• SPELL-CHECK: Clarify meaning of “performance task full writes.” We understand availability in areas where Spelling is not construct relevant.

  • STRIKETHROUGH: We support availability of this functionality; no recommended changes. See general comments regarding feature practice prior to exam.

  • TAB-ENTER NAVIGATION: Clarification request—is this feature specific to text? Reference in description is to “text,” but TAB-ENTER functionality should be available for all elements in the active assessment window: buttons, links, tabs, text boxes, etc. Why is navigation limited to TAB-ENTER? There are additional and essential navigation functionality needed for most users beyond TAB-ENTER. Consider additional options.

  • WRITING TOOLS: We support availability of this functionality; no recommended changes. See general comments regarding feature practice prior to exam.

  • ZOOM: Concern that students will get lost navigating a zoomed screen to read/find other aspects/information on the screen to support generating a response. Is there capability to move the zoomed screen to view other content? See general comment regarding feature practice prior to exam.

Question 2: Comments on Table 2 (Suggested Rewording: “Non-Embedded Universal Tools”)

  • BREAKS: Specifics about breaks for students appear vague; consider clarifying process. Clarify difference between breaks that are embedded in the assessment and those that are not embedded.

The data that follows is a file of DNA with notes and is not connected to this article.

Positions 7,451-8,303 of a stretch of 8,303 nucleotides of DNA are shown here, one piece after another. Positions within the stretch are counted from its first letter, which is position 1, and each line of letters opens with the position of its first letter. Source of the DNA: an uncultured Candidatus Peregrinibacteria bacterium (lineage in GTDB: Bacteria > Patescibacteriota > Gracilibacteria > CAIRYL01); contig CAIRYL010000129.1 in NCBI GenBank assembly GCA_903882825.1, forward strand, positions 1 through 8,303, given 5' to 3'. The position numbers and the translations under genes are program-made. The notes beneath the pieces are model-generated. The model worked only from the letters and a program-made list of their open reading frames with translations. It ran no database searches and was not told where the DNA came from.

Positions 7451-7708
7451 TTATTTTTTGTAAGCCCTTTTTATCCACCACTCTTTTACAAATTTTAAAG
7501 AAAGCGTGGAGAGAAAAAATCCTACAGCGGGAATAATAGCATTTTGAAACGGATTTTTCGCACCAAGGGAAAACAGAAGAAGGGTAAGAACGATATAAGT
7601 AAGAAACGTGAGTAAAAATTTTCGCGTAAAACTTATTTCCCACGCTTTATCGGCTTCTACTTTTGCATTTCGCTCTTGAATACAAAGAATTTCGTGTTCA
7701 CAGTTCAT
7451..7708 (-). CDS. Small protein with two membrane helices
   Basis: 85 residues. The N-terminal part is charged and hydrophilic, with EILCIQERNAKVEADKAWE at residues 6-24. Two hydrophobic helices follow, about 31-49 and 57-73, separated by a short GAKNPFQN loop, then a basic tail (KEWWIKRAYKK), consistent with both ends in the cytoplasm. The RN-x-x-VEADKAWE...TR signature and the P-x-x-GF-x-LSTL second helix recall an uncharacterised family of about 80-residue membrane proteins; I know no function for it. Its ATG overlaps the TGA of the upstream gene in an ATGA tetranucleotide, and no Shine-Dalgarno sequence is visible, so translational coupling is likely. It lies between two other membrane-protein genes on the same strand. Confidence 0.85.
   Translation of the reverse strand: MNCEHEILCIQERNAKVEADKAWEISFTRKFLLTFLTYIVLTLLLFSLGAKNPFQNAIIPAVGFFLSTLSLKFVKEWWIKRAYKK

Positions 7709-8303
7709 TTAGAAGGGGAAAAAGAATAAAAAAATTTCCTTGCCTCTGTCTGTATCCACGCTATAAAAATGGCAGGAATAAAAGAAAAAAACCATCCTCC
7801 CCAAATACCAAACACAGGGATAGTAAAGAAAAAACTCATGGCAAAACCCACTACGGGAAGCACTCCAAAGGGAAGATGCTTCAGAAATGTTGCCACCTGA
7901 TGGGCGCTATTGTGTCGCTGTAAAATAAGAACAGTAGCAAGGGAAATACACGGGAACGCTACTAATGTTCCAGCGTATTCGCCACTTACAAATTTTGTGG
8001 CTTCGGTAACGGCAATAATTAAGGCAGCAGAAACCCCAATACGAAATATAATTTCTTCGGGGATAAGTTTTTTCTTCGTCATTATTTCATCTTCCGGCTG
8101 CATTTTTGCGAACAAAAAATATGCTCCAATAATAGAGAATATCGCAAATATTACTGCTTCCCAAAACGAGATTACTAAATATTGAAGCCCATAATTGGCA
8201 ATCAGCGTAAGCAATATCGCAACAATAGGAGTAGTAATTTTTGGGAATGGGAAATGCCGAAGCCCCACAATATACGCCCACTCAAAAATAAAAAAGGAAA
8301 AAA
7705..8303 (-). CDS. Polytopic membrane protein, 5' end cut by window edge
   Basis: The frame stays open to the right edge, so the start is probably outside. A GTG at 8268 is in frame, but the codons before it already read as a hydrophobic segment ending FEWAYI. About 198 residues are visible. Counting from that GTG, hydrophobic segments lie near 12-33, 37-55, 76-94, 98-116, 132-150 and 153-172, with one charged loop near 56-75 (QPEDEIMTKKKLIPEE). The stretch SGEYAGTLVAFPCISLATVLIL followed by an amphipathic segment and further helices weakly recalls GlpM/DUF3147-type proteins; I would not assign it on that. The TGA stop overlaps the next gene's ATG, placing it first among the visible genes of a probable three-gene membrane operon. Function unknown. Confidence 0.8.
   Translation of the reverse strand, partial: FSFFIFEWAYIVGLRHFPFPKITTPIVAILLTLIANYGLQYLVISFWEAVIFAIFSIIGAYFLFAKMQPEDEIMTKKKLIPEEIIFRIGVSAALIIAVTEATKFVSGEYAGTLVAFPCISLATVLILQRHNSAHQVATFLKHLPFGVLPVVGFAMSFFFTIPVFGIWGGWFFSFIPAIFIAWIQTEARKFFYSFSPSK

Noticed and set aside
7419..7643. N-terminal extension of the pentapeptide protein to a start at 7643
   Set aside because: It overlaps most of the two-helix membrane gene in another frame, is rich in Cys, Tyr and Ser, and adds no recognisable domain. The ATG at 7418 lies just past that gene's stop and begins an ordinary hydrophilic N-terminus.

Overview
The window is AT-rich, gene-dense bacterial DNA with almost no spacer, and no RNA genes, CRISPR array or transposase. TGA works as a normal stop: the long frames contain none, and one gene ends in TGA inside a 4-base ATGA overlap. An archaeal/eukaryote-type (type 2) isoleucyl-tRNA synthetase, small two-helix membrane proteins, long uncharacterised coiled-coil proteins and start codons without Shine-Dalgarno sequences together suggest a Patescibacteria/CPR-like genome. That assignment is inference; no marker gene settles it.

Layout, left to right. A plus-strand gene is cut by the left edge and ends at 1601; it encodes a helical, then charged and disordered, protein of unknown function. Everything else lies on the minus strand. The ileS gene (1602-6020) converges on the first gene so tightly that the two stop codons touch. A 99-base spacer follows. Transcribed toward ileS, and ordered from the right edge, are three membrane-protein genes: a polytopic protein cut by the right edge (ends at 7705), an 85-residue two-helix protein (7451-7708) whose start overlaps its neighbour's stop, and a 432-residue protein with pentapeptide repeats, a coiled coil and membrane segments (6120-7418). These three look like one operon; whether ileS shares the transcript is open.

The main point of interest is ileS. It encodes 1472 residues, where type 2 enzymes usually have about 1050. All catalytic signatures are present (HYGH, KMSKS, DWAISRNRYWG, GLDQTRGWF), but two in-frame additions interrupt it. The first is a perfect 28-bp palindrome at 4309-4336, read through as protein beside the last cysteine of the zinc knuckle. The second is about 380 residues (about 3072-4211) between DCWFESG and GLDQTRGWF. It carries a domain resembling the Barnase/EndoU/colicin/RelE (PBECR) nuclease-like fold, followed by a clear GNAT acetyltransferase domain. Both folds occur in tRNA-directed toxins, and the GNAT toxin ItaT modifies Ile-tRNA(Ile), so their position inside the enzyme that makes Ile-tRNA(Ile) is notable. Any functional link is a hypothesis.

• ENGLISH DISCTIONARY: We support availability of the Dictionary and Glossary as described; no concerns. See general comments regarding additional time. Clarify the structure and meaning of “full writes”; is there a planning or drafting component? If so, would these supports be available for drafting?

  • PROTRACTOR: No recommended changes. See general comments regarding confusion over use of non-embedded tools.

  • RULER: No recommended changes. See general comments regarding confusion over use of non-embedded tools.

  • SCRATCH PAPER: Clarify whether this non-embedded tool is available only for those students using the digital assessment environment. We assume that the student’s preferred and/or necessary method for recording notes outside of the assessment environment will be allowed. Are students allowed to use their own AT devices as “scratch paper” for notes etc.?

  • THESAURUS: No recommended changes. See general comments regarding confusion over use of non-embedded tools and availability of additional time for the student.

Section II: “Smarter Balanced Designated Supports”

Question 3: Table 3 (Suggested Rewording “Embedded Designated Supports”)

  • COLOR CONTRAST: No recommended changes. This support should be used and practiced prior to assessment.
  • COLOR OVERLAYS: No recommended changes. This support should be used and practiced prior to assessment.
  • MAGNIFICATION: See general comment regarding feature practice prior to exam.
  • MASKING: No recommended changes. This support should be used and practiced prior to assessment.
  • TEXT-TO-SPEECH (not for ELA Reading Passages): Users familiar with screen reader or TTS tools will expect controls that allow not only being able to control speed but also being able to step back (repeat) and jump ahead. Clarification requested. This support should be used and practiced prior to assessment.